COMCOL is the International Committee for Collecting of the International Council of Museums (ICOM) which aims to deepen discussions, and share knowledge on the practice, theory and ethics of collecting and collections development.
This year ICOM Council on Museum Collecting (COMCOL) is hosted by the National Folk Museum in Seoul, Korea.
The call for papers for this conference invited papers is “Collecting and Collections: The Politics and Praxis of Social, Economic and Intellectual Sustainability”
Speakers participating in this conference have gathered from as far away as the Netherlands, Zambia, Brazil, England and myself, from the United States.
On our first day of this conference, we toured the Gyeongbokgung Palace, and were welcomed by an extremely knowledgeable docent at the National Folk Museum in the same complex as the Palace before beginning our conference schedule for the day. The group also received the Gyeonggido Dodanggut, which is a shamanic ritual of community, designated as Korea’s Important Intangible Heritage #98, held in Suwon, Incheon and other areas of Gyeonggi provence to wish for the well-being and prosperity of a village. This particular ritual consists of two parts: telling the origin and history of village guardians and praying for safety and longevity of the village and its residents.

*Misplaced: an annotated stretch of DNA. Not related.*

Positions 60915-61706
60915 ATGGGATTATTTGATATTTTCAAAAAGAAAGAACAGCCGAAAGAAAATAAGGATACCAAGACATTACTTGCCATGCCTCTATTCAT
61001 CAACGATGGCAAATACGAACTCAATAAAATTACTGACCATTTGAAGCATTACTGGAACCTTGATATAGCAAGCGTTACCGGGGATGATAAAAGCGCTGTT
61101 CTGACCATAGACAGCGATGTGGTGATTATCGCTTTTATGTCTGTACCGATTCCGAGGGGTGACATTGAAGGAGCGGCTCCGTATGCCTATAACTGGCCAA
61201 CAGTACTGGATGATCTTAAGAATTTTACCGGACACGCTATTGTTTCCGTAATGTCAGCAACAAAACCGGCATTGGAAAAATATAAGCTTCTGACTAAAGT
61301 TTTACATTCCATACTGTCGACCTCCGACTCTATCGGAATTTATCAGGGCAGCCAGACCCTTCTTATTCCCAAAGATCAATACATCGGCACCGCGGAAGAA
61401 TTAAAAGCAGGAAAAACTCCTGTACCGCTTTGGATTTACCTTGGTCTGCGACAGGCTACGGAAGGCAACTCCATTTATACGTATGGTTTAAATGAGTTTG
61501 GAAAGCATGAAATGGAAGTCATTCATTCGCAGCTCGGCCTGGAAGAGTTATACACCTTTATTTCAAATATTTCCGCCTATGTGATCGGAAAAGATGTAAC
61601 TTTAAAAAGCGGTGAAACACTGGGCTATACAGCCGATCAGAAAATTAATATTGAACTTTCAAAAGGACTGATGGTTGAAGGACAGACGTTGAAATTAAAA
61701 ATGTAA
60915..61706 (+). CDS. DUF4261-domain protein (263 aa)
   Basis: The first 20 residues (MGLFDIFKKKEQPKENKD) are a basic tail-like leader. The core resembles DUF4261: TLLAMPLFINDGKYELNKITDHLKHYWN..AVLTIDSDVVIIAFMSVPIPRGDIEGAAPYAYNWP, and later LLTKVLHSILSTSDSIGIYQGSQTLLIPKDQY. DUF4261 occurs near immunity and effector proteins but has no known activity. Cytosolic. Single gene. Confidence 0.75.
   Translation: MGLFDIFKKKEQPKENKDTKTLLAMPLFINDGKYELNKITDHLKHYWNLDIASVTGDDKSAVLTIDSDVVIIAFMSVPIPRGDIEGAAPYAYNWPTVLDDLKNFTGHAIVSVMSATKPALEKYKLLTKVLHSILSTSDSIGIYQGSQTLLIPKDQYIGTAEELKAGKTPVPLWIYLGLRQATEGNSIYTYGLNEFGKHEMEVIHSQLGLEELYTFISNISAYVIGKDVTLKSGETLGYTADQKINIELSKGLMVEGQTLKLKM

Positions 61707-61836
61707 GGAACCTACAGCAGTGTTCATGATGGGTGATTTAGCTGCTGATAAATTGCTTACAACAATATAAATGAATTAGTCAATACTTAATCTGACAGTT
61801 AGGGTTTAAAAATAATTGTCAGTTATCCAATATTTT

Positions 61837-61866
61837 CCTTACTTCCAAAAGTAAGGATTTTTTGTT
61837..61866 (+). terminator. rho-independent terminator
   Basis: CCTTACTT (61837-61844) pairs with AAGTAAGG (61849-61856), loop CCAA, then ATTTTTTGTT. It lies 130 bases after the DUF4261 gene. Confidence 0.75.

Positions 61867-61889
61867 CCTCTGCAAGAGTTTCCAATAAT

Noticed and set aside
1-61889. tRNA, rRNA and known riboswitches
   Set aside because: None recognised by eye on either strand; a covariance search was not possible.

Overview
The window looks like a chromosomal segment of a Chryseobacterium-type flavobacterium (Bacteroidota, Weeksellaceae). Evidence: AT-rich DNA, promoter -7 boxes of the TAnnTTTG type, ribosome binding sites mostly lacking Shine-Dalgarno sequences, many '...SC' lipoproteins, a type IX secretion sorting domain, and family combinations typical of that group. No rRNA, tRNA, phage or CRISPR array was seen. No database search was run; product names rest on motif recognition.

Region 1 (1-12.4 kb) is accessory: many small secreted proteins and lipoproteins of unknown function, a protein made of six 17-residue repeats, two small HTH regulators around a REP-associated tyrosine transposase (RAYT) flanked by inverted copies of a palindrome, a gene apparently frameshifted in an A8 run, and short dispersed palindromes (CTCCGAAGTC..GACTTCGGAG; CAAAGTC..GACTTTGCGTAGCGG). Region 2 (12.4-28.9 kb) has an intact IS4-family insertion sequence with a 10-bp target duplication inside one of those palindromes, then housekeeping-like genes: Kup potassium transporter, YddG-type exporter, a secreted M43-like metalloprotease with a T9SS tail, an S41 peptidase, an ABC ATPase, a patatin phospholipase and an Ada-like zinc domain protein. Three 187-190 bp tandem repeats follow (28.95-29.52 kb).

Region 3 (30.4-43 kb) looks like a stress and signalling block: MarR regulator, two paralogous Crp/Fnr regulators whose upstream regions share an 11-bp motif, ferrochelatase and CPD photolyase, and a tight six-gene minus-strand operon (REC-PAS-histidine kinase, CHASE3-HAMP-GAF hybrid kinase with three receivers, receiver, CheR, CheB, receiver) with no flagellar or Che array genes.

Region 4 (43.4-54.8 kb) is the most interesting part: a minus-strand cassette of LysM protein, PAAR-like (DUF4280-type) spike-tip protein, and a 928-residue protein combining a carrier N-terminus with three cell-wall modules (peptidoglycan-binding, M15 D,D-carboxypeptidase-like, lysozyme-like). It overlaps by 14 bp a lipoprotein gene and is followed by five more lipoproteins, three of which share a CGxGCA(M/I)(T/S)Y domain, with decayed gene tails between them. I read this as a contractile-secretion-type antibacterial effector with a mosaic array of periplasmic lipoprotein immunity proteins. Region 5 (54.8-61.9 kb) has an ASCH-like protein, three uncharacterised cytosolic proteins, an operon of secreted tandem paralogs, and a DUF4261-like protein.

The President of COMCOL, Léontine Meijer-van Mench (Germany) , Deputy Director at Museum Europäischer Kulturen (Museum of European Cultures) Staatliche Museen zu Berlin - Preußischer Kulturbesitz initiated session one with a presentation, “What does sustainability mean for institutional collecting?”
Keynote speaker Kidong Bae (Korea), ICOM chair of the National Committee of Koreaand former President of the Korean Museum Association; now, Professor of Archaeology in the Department of Anthropology, Hanyang University and Director of the Jeongok Prehistory Museum, Gyounggy Province; Seoul spoke about the History of Collections and Museum Development in Korea.
In the afternoon session Yukiko Shirahara (Japan) Chief curator at the Nezu Museum presented a thought provoking paper on “Addressing the Dilemma of Sustaining Museums and Collections in an Economic Downturn”. The final paper presented by Ho Seon Riw (Korea) concerned the “Future-Oriented Collecting Policy of the National Hangeul Museum. “Hangeoul” is the unique writing style of Korea.
In the closing of the first day of the conference, students of “Gayatori” performed Gayageum byeonchang, folk songs accompanied by the traditional Korean zither-like instrument the Gayageum. These students are officially appointed to maintain this important intangible cultural property. Maintenance of “intangible cultural property” is ICOM’s priority #23. Gayatori plays Korean traditional musical instrument which includes both 12 stringed and 25 strings in performance, accompanied by flute and choral voices of the players.
This reporter will present in the next day’s session a paper titled, “Renaissance at the Academy: The Rebirth of Connoisseurship and the Examination of the Object”